I don’t recognise the issue of PPE not being worn, and I have spoken to my Quality Engineers who do not recognise this statement either; I have asked my Quality Engineer to monitor this and they have not identified any shortfalls. I don’t concur with the reporter on PPE. I have had no internal reports, or from the airport authorities, and my Quality Engineers, who conduct weekly checks of all areas, have not found any issues of PPE not being worn.

Regarding working time, there’s no doubt that [Operator], similar to the rest of our industry, is in the process of recruiting various levels of maintenance staff, which has left some shifts below the expected levels. We have been monitoring this and deferring work to maintenance lines away from the reporter’s location. We continue to work hard to increase recruitment and are now seeing new Licenced Engineers and Mechanics being deployed into the maintenance areas.

However, I don’t recognise the issue of engineers being forced to routinely work through their tea breaks. There is a potential that there is a quid pro quo between staff and local management allowing staff to leave early in exchange for working through breaks. I don’t agree with this practice and will follow up, but this is an age-old issue.

The jet blast event mentioned in the report happened about three weeks prior to this report and was during a [different aircraft to reporter] engine run. We are still in the process of the investigation, which is highlighting some interesting behaviours. When complete, I have no objection to sharing with you the learning from this event. Having reviewed our internal reporting system, we already have actions for the Engine Change risk assessment and the Jet blast event, but I cannot find any reports for non-adherence to PPE requirements.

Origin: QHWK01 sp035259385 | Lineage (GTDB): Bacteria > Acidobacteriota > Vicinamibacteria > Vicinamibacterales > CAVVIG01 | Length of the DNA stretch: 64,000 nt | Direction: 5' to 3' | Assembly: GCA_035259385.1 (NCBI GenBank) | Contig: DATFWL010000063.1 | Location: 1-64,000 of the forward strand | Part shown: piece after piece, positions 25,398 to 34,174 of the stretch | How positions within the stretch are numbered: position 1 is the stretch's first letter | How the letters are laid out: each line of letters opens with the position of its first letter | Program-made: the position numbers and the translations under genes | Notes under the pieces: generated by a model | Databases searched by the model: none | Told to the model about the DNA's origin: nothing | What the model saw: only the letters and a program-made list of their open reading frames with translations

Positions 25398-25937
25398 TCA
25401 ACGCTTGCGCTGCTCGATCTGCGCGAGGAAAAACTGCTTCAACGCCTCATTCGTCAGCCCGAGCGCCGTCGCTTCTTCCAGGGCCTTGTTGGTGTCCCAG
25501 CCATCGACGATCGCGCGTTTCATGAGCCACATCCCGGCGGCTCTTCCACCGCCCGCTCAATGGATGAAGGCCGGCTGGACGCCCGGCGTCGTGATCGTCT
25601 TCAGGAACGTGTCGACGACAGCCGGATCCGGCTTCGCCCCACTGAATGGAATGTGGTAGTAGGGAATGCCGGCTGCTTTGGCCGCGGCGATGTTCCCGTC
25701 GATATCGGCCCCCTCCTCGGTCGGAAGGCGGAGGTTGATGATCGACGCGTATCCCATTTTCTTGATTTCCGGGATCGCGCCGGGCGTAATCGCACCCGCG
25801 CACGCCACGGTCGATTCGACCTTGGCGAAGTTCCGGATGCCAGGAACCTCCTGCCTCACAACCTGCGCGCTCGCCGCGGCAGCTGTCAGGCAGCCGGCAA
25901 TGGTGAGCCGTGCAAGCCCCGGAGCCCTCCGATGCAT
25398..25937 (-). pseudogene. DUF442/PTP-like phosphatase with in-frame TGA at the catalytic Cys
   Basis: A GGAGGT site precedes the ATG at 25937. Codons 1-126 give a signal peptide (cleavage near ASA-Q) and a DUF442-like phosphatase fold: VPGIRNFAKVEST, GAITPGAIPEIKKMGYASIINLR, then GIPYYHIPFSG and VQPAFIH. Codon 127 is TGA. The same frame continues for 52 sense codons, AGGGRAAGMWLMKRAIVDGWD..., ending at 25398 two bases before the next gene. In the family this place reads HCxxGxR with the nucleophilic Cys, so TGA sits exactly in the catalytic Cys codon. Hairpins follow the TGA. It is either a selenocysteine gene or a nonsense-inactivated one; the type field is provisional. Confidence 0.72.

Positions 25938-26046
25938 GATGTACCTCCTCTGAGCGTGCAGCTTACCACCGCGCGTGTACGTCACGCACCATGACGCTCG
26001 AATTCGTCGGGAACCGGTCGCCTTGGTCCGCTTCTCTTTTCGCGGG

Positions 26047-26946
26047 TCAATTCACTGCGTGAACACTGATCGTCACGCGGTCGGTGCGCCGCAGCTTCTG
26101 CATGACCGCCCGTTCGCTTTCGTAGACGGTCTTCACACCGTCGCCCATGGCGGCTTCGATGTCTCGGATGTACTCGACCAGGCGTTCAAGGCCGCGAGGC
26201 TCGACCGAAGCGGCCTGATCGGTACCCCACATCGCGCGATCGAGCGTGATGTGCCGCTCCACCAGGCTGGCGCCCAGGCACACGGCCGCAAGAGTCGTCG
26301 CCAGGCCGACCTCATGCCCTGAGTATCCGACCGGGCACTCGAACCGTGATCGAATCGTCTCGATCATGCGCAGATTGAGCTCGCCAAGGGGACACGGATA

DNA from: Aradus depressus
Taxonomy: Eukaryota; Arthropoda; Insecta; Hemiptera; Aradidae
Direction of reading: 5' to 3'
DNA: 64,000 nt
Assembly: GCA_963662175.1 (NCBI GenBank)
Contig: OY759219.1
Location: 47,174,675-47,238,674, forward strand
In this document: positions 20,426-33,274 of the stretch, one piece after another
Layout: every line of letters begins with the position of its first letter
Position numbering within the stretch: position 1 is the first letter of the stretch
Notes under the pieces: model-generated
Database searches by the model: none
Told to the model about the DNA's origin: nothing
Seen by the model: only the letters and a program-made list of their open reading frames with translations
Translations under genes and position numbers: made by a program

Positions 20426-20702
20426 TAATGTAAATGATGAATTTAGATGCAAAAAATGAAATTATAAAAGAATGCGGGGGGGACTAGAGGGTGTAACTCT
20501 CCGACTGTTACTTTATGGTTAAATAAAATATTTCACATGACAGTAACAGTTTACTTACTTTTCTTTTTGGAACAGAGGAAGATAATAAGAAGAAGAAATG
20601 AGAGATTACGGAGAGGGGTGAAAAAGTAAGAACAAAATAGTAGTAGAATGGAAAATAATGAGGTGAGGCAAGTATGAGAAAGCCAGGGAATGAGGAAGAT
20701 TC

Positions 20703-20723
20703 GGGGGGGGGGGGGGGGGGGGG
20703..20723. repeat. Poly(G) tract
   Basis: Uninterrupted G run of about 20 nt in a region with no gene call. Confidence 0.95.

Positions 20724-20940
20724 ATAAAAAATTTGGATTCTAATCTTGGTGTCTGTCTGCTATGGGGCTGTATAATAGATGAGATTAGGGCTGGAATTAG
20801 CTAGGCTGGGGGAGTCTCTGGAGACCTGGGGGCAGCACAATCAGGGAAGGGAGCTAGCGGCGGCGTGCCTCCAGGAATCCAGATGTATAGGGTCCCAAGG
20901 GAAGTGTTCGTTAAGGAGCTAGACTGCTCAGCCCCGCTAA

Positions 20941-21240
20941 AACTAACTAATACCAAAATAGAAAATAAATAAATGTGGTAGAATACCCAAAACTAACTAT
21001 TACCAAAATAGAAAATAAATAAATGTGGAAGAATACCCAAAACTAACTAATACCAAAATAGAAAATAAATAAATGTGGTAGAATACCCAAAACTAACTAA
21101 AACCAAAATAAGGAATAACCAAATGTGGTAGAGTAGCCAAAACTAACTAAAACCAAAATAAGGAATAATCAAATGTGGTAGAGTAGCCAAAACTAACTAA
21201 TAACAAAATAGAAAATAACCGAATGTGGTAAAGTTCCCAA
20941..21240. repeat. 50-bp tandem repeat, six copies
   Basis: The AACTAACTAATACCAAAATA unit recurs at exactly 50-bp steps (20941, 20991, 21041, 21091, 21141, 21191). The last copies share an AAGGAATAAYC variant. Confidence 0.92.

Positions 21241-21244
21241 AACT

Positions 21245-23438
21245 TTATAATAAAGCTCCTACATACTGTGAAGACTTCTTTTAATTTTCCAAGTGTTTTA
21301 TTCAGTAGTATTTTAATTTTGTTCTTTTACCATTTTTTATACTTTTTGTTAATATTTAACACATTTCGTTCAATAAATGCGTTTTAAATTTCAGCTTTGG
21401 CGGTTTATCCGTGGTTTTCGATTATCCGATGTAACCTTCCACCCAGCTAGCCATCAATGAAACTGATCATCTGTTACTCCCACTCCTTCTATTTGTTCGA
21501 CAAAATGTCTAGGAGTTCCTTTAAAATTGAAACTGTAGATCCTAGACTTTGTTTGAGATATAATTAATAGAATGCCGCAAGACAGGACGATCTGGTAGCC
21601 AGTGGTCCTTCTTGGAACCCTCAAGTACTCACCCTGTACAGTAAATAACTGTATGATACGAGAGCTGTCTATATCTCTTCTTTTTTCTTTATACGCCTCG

We can Categorically state that no staff member has died falling from height. To hear that a staff member has a concern of repercussions for raising an internal report is always disappointing but I know the perception is out there, based on rumours and myths, and it’s something we continue to communicate. I receive a [very large number] of occurrence reports raised per week. Throughout [considerable years’ service], I cannot recall anyone being disciplined for raising a report. To make the system even more robust, earlier this year we implemented a change so only select people are able to view the reporter’s name.  The reporter’s name can only be released if it is specifically required to aid the investigation and we centrally record each time we release a name and the reason why. We have communicated this to all areas.

I understand his opinion, [in working through breaks] but looking through the time data will give us the facts. When I have checked recently, I find many people leave earlier than their shift finish time.